The updated antibiotic stewardship guideline has been released, and is available at the Clinical Infectious Diseases website, and in pocket card and mobile versions. While the guideline will undoubtedly be essential for those tasked with establishing and running stewardship programs, it isn't going to be frequently referenced by prescribers.
Instead, treatment guidelines for specific clinical syndromes are more likely to guide prescribing decisions, either by direct application or via their incorporation into facility specific practice guidelines or CMS measures. Thus the impact of the stewardship guideline will be limited unless stewardship principles are also incorporated into treatment guidelines, pathways, and quality measures. This point was made in a recent editorial by Brad Spellberg, Arjun Srinivasan and Chip Chambers, and I know that HICPAC plans to summarize the stewardship principles that should be incorporated into all ID-related treatment guidelines.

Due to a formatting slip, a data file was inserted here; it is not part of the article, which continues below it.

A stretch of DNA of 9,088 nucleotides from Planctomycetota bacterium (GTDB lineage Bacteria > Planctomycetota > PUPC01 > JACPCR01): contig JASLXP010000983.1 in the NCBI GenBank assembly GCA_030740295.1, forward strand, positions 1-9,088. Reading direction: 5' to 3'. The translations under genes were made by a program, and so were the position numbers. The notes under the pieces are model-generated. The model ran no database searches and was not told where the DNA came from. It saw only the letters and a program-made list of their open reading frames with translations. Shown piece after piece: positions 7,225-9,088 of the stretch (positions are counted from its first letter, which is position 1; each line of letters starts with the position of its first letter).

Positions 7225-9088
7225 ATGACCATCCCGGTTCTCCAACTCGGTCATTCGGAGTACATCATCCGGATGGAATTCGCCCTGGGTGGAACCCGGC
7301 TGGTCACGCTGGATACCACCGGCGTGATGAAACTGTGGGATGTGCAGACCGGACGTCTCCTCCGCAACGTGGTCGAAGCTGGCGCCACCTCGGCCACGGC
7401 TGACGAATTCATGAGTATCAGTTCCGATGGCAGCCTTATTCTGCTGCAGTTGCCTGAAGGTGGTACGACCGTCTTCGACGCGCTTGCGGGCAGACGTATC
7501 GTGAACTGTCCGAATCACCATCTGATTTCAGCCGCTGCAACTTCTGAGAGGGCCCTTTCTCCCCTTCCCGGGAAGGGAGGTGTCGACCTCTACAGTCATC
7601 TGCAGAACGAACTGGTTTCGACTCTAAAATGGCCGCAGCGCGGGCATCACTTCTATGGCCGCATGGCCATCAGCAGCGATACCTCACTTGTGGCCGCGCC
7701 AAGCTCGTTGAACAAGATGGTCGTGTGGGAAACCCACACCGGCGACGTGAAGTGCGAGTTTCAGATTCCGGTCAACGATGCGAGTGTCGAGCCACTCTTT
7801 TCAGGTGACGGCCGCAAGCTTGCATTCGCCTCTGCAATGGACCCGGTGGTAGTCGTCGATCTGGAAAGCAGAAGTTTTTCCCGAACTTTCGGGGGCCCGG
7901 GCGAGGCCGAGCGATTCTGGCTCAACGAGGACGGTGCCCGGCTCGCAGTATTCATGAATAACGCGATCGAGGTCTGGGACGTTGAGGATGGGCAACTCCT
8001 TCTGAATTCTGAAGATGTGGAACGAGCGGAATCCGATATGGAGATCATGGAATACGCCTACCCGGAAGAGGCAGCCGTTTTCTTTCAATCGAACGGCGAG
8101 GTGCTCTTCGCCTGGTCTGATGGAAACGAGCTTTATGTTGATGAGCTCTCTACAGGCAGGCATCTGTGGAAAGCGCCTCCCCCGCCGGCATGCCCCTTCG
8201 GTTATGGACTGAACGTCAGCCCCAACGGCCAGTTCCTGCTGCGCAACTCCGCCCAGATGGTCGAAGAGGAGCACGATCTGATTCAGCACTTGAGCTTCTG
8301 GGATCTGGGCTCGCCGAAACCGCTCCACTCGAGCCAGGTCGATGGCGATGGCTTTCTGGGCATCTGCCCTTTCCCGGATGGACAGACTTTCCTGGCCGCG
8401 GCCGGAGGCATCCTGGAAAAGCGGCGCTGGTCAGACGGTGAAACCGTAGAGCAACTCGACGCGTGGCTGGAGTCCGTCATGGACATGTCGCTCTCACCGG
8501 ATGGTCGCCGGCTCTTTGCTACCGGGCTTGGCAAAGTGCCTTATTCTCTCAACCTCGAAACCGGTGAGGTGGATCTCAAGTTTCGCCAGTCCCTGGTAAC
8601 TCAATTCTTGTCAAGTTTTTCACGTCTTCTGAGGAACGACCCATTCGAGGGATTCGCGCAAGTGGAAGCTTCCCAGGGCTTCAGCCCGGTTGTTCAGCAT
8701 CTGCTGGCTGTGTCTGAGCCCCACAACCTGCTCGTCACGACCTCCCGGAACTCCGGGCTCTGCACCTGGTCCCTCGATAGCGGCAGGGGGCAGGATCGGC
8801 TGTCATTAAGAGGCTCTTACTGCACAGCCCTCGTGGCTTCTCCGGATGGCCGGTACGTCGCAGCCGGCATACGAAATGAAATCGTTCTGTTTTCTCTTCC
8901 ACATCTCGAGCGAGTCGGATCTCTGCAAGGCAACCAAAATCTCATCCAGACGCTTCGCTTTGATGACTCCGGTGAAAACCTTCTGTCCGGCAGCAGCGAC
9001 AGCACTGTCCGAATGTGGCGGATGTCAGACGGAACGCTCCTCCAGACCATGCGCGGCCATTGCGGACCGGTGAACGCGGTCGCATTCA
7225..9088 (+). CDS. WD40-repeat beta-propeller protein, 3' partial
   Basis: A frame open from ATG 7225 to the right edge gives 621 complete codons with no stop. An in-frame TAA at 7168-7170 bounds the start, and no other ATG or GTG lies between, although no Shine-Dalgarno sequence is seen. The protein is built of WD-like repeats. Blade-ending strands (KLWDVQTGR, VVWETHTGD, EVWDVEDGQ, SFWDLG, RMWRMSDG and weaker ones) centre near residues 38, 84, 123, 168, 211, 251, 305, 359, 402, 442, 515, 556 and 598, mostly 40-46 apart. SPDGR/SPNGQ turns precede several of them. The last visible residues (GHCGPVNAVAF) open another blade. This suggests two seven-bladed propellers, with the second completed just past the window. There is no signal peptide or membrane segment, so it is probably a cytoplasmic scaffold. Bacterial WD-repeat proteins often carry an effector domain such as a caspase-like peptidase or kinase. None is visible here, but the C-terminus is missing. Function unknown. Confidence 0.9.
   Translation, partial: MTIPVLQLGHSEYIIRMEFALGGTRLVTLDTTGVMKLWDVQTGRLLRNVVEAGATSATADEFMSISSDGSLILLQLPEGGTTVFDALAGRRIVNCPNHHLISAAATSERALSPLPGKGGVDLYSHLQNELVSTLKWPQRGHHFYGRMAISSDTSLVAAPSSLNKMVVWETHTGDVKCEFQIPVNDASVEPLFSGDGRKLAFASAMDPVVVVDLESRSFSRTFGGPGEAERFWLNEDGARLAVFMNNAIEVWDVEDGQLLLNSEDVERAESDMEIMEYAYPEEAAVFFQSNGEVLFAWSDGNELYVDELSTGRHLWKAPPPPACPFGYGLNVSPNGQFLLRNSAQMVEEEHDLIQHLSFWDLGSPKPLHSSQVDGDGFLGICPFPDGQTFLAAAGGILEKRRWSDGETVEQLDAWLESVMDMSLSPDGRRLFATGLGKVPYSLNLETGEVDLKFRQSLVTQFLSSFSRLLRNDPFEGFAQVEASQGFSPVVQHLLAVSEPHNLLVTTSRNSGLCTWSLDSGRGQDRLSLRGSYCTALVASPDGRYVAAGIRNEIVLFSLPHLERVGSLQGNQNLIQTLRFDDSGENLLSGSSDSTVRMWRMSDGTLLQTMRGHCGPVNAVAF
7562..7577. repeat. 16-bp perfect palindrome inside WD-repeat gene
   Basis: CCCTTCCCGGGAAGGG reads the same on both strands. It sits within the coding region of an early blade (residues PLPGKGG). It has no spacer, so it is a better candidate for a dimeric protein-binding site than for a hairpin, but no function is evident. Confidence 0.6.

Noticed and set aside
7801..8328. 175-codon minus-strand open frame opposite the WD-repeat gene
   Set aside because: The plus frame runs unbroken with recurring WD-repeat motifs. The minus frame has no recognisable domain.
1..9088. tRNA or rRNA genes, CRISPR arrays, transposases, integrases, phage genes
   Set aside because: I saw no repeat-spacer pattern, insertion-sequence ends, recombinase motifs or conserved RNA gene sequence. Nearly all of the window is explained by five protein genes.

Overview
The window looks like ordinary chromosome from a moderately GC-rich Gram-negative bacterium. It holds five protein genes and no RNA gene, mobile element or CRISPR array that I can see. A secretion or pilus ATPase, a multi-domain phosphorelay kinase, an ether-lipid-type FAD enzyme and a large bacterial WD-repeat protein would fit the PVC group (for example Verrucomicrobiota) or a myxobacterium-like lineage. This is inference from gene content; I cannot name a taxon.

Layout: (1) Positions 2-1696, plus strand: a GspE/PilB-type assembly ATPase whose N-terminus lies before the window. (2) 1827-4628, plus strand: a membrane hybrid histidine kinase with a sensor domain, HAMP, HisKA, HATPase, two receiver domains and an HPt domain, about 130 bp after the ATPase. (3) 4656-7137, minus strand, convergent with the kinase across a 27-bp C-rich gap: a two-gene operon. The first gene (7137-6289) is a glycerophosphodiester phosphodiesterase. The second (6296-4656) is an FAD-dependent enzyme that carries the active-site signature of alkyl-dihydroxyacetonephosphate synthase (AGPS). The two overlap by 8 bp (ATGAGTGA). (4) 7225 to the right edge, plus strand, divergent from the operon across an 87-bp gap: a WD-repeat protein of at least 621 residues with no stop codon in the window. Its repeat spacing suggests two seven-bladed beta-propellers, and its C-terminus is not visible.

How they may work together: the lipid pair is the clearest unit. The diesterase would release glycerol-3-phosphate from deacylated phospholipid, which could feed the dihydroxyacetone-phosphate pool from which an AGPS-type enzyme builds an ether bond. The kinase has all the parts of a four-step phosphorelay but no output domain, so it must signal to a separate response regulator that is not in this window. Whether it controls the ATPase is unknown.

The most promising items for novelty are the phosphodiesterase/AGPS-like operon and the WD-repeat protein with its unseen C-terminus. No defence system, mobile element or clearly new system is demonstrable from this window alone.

Ensuring that antibiotic stewardship principles are considered carefully when infection-related quality measures are established is a continuing challenge—once a measure is tied to payment and/or public reporting, the law of unintended consequences takes over, including consequences for antibiotic use. We learned this with the ill-fated “4-hour rule” for treatment of community acquired pneumonia, which likely led to an untold number of inappropriate antibiotic doses andC. difficile cases, and we're struggling with it again around the new sepsis measure.
Finally, truly informed stewardship awaits a lot of research and development progress: to better establish dose and duration of therapy for common conditions, to improve diagnostics to allow more rapid directed therapy, as well as improved capacity to distinguish bacterial, fungal and viral etiologies, to more precisely determine the relative impact of different antibiotics on host microbiota (and the implications thereof), etc., etc., etc. Someday, I hope, we'll be able to look back at the 2016 guideline and marvel at how rudimentary it is—for now, though, it's excellent, so go read it!
Daniel J. Diekema, MD, FACP, practices infectious diseases, clinical microbiology, and hospital epidemiology in Iowa City, Iowa, splitting time between seeing patients with infectious diseases, diagnosing infections in the microbiology laboratory, and trying to prevent infections in the hospital. This post originally appeared at the blog Controversies in Hospital Infection Prevention.